“What is triathlon?”
“So do you do all that in one day?”
“Is there a break between events?”
We’ve all been asked these questions. We’ve all seen the baffled looks on our friend’s and family’s faces as we try to explain this bizarre sport. Sometimes we take for granted how this sport works and forget that there are people out there who don’t participate in triathlon (weird, right?). Well here is a simple play-by-play of a typical triathlon event. Share with a friend who doesn’t understand why you get out of bed at 5am on Saturday morning or someone who is thinking about trying it out but finds the whole thing a little daunting and confusing!
Triathlon always starts with a swim. The distance varies from 100m to 3800m depending on the event you choose to do. This is where most participants feel the least comfortable. Swimming can be scary but with some advance preparation and practice just about anyone can get through the swim. Try A Tri events feature short enough swims that even just the doggy paddle will get you through.
The transition zone is the place where you park your bike and other gear. There are racks for your bike and a small space to place some gear. Most races just have one transition zone that you enter twice. After the swim, you'll run into the transition zone, set your wetsuit and swim gear aside, put on your bike shoes, helmet, grab your bike and head out toward the bike course. Some people spend as little as 30s in transition, others like to take their time.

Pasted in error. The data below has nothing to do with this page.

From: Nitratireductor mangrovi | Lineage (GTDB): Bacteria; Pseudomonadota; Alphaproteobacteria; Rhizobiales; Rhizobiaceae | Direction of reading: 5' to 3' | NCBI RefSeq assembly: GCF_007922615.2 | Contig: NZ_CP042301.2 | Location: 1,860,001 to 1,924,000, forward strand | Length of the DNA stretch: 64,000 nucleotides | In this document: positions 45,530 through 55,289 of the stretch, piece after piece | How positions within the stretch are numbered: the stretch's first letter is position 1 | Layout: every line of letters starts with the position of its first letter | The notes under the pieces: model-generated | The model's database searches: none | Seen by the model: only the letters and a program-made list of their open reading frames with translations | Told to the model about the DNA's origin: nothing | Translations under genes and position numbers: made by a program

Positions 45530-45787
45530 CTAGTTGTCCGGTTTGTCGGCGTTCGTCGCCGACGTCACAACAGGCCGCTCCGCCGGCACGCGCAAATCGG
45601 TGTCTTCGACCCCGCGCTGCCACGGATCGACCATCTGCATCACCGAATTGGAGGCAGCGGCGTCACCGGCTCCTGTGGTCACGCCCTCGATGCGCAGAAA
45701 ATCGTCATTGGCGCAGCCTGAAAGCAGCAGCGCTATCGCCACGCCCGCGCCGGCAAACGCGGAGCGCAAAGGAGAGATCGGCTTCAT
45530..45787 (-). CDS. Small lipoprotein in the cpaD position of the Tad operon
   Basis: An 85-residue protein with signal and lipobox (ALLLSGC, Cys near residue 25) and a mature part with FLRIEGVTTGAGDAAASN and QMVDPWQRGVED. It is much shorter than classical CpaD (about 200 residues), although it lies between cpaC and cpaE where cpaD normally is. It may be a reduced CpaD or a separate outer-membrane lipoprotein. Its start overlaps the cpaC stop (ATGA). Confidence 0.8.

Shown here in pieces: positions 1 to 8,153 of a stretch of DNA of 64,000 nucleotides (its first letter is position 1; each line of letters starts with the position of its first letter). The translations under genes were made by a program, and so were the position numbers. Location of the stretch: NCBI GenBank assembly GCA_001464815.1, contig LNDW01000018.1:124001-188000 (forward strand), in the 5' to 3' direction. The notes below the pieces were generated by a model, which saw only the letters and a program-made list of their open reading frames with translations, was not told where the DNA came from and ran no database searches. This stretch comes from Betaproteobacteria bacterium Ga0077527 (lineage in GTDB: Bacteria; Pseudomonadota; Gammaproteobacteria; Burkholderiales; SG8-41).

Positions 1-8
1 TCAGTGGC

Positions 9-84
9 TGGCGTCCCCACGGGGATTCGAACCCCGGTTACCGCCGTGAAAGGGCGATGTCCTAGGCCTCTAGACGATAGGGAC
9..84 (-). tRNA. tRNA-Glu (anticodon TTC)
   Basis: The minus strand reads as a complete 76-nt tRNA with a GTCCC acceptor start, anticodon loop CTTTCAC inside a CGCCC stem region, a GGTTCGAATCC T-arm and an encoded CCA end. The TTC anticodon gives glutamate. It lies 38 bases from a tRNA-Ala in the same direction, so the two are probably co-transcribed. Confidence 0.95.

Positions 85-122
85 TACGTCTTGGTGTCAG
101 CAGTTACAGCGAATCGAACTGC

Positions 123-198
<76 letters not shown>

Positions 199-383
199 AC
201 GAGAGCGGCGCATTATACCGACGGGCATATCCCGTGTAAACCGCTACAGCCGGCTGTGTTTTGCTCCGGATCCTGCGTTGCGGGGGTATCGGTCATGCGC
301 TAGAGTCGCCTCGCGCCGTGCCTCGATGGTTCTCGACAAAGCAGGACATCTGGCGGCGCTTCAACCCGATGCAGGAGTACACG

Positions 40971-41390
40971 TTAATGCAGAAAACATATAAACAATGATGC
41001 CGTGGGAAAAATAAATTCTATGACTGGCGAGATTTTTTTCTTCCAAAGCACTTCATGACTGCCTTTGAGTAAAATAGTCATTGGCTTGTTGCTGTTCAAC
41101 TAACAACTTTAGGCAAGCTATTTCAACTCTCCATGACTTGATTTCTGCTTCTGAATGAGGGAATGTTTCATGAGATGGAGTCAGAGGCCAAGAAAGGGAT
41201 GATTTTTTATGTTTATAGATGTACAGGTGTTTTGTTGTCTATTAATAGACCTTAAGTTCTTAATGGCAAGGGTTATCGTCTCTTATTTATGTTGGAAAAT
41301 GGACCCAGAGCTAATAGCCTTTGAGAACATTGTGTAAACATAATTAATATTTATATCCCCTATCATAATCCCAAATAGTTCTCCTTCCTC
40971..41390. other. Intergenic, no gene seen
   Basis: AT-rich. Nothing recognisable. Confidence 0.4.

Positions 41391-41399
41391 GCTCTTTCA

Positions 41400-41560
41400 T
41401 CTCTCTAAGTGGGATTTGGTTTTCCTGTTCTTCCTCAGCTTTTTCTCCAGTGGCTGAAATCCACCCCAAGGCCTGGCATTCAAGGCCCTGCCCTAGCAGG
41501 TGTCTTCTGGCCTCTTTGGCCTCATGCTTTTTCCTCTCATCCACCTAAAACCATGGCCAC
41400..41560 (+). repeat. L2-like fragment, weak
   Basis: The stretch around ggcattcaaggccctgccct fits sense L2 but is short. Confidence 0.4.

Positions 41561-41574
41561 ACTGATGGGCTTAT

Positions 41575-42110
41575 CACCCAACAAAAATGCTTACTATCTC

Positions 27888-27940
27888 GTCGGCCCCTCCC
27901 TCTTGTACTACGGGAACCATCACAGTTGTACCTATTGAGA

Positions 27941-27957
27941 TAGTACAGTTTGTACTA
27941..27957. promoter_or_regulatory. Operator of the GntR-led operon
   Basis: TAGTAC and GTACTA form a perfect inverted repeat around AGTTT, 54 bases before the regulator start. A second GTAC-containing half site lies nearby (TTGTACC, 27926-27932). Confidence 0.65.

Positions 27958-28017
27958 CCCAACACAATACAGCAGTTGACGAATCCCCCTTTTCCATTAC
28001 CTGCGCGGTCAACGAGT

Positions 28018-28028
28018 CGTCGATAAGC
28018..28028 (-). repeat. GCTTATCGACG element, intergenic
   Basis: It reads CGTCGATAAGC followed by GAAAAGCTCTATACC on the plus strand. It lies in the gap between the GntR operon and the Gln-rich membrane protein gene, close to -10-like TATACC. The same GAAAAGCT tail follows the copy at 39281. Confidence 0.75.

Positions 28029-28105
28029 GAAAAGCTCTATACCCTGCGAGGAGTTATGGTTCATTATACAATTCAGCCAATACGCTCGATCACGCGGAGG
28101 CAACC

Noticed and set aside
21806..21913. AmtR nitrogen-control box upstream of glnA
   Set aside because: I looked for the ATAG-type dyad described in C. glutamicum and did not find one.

When you leave transition, you walk or run with your bike out to the bike course. At the bike mount-line you hop on your bike and away you go. Bike courses can range from 10km to 180km. A wide range of bike types can be used. In shorter events or the Try A Tri events some people will even ride their cruiser or MTBs! Most people choose either a road bike or triathlon specific bike (pictured). Use whatever you have and whatever works!
At most events there is just one transition zone that you return to at the end of the bike. Rack your bike back in its spot, put on your run shoes and head back out onto the run course.
The run course can vary from 2km to a full marathon. By now you might be feeling a little tired! Keep going. You're almost there. The run is often the most difficult part of the event. By the time you hit the run you've swam and biked and the sun is probably making the air a little warmer! Water stations along the course provide runners with hydration to keep going.
The best part of the day! Congrats! You made it across the finish. Pickup your finisher medal, grab a banana and go relax on the grass, you just finished a triathlon!
The Somersault Event Series is the pre-eminent event series in Eastern Canada consisting of triathlon, duathlon, and running events for all ages and abilities.